In a new move aimed at improving the resilience of Egypt?s power grid, the Egyptian Electricity Transmission Company (EETC) has awarded Siemens a contract for the construction of two substations
These will be used to transmit electricity from the Burullus power plant, set to become the world?s largest combined cycle station. When completed the Burullus plant, located at Kaft El Sheikh Governorate, will supply up to 15mn Egyptians with reliable electricity.
The two new substations are Samanoud and Aboul Matameer will enable power delivery to Egyptian homes as well as different industries located in the Delta region. They will also help increase the capacity of the national grid, which is a key requirement to foster economic growth as defined by the goals of Egypt?s Vision 2030.
Gamal Abdel Rahim, chairman of EETC, said, ?To enable more resilient, efficient and reliable power systems, Egypt needs to enhance the country?s transmission lines to accommodate the increase in power generation capacity. This is why the EETC has been redefining the conventional approaches to upgrade the grid infrastructure across the country.?
As part of the agreement, Siemens will be responsible for the design, engineering, construction, supply, installation and commissioning of the two new 500/220kV substations that will be delivered on a turnkey basis. This includes gas-insulated switchgear (GIS), power transformers, control systems, and protection and telecommunication equipment.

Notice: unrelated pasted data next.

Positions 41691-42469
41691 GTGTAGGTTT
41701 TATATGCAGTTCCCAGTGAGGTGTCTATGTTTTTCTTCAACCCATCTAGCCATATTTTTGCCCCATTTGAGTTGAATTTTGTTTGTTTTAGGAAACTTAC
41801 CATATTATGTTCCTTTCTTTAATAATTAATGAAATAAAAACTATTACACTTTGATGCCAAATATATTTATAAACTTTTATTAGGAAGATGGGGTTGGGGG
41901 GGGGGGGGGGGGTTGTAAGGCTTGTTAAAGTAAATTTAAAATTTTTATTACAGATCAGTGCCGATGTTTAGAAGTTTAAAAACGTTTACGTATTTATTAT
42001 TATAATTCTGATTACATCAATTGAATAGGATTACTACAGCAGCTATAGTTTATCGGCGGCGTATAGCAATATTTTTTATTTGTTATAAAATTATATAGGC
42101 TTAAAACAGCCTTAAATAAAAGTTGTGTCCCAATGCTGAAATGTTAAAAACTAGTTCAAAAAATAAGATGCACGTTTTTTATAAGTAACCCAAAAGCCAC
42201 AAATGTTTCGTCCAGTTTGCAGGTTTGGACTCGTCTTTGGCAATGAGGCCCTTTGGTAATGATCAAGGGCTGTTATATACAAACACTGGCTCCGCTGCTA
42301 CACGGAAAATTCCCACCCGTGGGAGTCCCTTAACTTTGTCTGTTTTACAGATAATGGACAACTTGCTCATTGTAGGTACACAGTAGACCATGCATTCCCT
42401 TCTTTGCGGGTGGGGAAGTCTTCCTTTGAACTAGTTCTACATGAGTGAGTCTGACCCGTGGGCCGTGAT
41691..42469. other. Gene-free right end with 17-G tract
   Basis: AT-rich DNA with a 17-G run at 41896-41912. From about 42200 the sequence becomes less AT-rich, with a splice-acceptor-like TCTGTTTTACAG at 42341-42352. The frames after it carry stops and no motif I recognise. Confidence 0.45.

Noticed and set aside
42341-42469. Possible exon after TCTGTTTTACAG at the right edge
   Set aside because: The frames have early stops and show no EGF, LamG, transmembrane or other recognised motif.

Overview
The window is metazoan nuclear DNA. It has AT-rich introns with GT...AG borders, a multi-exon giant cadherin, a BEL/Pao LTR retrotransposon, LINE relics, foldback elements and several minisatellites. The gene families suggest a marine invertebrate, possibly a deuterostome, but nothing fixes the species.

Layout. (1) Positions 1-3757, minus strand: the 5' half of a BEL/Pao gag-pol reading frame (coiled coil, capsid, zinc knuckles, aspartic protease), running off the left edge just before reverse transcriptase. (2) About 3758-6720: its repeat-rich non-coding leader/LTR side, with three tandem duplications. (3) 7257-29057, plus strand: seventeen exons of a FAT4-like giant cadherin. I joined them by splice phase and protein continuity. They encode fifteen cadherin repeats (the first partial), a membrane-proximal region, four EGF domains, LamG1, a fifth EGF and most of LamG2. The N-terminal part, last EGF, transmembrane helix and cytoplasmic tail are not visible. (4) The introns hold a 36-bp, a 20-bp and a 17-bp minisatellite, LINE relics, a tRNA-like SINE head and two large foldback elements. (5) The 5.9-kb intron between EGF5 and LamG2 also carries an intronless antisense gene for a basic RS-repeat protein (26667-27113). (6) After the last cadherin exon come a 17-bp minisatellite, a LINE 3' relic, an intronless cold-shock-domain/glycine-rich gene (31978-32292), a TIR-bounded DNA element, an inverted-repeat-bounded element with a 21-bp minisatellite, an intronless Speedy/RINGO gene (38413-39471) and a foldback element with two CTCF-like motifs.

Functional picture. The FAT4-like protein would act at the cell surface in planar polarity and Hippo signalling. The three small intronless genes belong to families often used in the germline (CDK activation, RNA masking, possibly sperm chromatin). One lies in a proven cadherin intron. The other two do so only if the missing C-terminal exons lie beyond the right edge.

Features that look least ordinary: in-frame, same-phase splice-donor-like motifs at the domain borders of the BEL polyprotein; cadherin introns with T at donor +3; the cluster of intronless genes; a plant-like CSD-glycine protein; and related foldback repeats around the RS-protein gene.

The fast-track project is being executed in a consortium with El Sewedy Electric for the construction work of the substations. Completion is scheduled within 15 months from signing the contracts. Once constructed, the substations are set to become one of the largest turnkey substations ever supplied to the national grid.
The two news substations will not only deliver more electricity to more homes, located near Alexandria and Kafr El Sheikh Governorates, but also support the focus on industrialisation by providing reliable power supply to energy-intensive industries. They will feed power to cement, oil and gas and petrochemical facilities as well as ongoing infrastructure development projects in the Delta region.
Egypt outlined an ambitious target of developing 54 GW of additional generating capacity by 2022 to accommodate its rapidly-growing population and economic expansion.